In the Mood for Love: Encouraging Breeding, Saving Species
July 28, 2014
For one Dalton State couple, a cool misty shower is more effective than Barry White and candles at turning thoughts to love. And keeping this couple feeling amorous could mean survival of the species.
The couple is a male and female spiny turtle – known as the Heosemys spinosa in scientific communities which is an endangered species. They live in the Dalton State College Turtle Assurance Colony. The colony is part of the international Turtle Survival Alliance, which is a conservation group formed in response to the disappearance of turtles in Asia where they are sought for food.
Dalton State is now home to four endangered species of turtles where they are monitored, fed and encouraged to breed. The project began in May and is spearheaded by Chris Manis and Dr. John Lugthart.
The work being done at Dalton State could help ensure the survival of several species.
“We’re dealing with species on the brink of extinction,” Lugthart said. “It’s really cool to have a part in the project.”
The turtles are harvested at such a high rate in Asian countries, especially China, the species cannot keep up with the demand. Many species of turtles need several years to reach sexual maturity, and the high harvest rates were not giving the species time to reach that point. Some species don’t even mate and lay eggs every year, and they only lay one or two eggs at a time.
“Anywhere in China, these turtles a decade ago, were numerous,” Manis said. “You could find them in markets, pet stores. There are about eight to 10 years between field studies. When they went back to conduct field surveys, they couldn’t find these turtles anymore. They were common animals 15 years ago... They’re not sustainable anymore.”
The project is longterm. The turtles won’t be re-released into the wild anytime soon, Manis said.
“We’re keeping these guys going in captivity then we’ll release them when it’s safe to do so,” he said. “We can’t even reintroduce them yet if we had enough…. None are safe in China. The rarer the turtle, the more they want them.”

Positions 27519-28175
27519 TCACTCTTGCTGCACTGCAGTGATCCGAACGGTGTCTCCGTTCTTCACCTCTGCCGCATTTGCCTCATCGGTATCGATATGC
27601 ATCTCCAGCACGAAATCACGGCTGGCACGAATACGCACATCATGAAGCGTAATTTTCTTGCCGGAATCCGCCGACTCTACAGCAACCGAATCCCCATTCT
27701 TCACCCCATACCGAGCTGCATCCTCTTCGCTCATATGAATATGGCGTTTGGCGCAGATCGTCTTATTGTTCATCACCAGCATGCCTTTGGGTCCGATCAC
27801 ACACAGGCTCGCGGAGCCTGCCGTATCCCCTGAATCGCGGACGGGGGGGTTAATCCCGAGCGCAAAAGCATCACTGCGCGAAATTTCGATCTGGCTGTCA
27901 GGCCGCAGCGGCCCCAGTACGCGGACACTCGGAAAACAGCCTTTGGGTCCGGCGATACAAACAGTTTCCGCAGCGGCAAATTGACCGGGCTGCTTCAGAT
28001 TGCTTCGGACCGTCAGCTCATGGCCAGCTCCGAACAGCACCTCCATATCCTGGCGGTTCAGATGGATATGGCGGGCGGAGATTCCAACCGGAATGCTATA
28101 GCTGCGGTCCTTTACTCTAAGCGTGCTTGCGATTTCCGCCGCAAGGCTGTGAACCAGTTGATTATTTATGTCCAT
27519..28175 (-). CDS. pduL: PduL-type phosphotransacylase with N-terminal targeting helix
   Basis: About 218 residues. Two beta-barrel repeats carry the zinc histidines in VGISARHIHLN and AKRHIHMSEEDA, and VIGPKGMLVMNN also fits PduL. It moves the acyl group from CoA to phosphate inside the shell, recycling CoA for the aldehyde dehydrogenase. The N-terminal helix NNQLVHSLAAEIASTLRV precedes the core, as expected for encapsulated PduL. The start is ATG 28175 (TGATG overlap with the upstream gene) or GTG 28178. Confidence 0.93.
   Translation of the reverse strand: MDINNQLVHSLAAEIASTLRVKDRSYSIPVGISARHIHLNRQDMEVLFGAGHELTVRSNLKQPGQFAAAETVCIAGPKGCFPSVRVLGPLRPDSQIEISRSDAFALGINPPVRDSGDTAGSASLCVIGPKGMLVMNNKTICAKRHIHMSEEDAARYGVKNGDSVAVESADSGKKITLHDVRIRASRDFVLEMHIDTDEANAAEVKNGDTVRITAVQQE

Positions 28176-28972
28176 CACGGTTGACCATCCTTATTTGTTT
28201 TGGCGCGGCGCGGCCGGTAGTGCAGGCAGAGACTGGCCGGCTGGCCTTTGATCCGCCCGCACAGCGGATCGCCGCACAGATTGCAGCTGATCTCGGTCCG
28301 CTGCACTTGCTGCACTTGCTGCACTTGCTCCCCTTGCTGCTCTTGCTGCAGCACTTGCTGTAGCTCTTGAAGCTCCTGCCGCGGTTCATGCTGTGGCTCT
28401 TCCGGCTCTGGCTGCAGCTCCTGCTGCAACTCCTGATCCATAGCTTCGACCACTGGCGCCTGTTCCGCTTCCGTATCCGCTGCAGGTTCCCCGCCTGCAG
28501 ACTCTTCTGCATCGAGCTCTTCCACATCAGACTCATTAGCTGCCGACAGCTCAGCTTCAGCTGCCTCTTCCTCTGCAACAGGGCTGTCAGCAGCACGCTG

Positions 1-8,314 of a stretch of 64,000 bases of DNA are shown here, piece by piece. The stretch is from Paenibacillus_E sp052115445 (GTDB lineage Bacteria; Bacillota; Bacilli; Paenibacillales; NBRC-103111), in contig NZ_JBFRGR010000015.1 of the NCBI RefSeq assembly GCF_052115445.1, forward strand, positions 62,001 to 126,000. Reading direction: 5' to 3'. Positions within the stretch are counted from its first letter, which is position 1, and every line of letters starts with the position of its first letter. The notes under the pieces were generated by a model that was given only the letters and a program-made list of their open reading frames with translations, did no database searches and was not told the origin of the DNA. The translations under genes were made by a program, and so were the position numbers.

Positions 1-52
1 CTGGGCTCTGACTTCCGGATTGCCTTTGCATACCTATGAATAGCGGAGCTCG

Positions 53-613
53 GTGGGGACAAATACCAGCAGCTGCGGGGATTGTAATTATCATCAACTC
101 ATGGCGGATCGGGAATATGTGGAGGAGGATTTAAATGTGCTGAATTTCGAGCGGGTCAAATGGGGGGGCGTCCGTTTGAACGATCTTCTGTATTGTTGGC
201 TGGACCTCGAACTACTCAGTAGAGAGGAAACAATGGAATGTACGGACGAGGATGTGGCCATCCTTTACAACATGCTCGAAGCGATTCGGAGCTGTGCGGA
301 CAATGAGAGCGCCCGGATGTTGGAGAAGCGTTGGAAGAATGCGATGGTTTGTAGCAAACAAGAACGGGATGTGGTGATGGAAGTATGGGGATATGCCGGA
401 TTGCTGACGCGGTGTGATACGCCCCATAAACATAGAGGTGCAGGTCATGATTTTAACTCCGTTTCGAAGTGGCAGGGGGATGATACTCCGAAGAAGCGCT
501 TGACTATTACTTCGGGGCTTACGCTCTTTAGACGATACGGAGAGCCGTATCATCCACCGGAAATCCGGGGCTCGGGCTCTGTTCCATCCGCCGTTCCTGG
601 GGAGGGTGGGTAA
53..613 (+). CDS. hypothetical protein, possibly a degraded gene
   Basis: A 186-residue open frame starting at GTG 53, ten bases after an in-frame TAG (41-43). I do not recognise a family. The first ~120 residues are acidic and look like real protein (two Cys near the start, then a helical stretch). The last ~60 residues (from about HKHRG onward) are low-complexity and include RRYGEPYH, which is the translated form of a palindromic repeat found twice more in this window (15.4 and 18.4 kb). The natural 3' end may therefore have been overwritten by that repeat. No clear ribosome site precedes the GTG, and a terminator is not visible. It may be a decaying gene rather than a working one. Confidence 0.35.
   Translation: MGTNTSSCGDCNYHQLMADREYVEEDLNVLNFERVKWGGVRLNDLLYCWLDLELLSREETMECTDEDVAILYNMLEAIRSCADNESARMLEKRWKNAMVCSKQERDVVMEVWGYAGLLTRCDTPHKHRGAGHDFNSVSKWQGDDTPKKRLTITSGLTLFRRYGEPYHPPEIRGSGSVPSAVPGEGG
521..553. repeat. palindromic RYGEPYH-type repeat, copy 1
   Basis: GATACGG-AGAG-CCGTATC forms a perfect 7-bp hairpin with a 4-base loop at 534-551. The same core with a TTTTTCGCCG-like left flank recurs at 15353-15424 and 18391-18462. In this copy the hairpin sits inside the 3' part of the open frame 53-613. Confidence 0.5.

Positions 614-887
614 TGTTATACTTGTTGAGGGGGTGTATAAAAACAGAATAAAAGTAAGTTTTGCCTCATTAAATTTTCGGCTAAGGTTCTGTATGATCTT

Before the turtles can be released into the area, the culture has to change, Manis said. But first, the turtles have to be saved.
Setting the mood
Setting a mood and environment to encourage breeding isn’t necessarily easy. Some breeds, such as the yellow-margined box turtle, have been studied more than others. Mating habits of the yellow-margined box turtle are more well known, and they have been bred successfully in captivity more than some of the other species at the College.
The yellow-margined box turtle is similar to box turtles in this area, but they prefer a more aquatic area. They have done well in captivity over the last several years, Manis said. He expects them to do well at the College.
The turtles reach sexual maturity based on size. For males, it’s usually around 6 years old, and for females, around 8 years old. All the yellow-margined box turtles at the College are less than 2 years old, but Manis hopes with regular feedings and a good diet, they’ll reach sexual maturity faster than if they were in the wild.
Breeding the box turtles should be relatively easy, Manis said.
“We’re trying to figure out the others,” he said.
Part of the challenge with the spiny turtles isn’t just finding out how to encourage mating, but helping the egg survive so that it can hatch. They don’t have a great success rate breeding in captivity, but right now, that’s the species’ only chance of survival.
Each day Manis, Lugthart and student assistant Brandy Riekert take turns checking on the turtles, feeding them, cleaning out their habitats, and encouraging mating.
“They’re notoriously difficult to breed in captivity,” said Riekert, a biology student at the college who is expected to graduate in the spring. “We spray water on them to encourage mating.”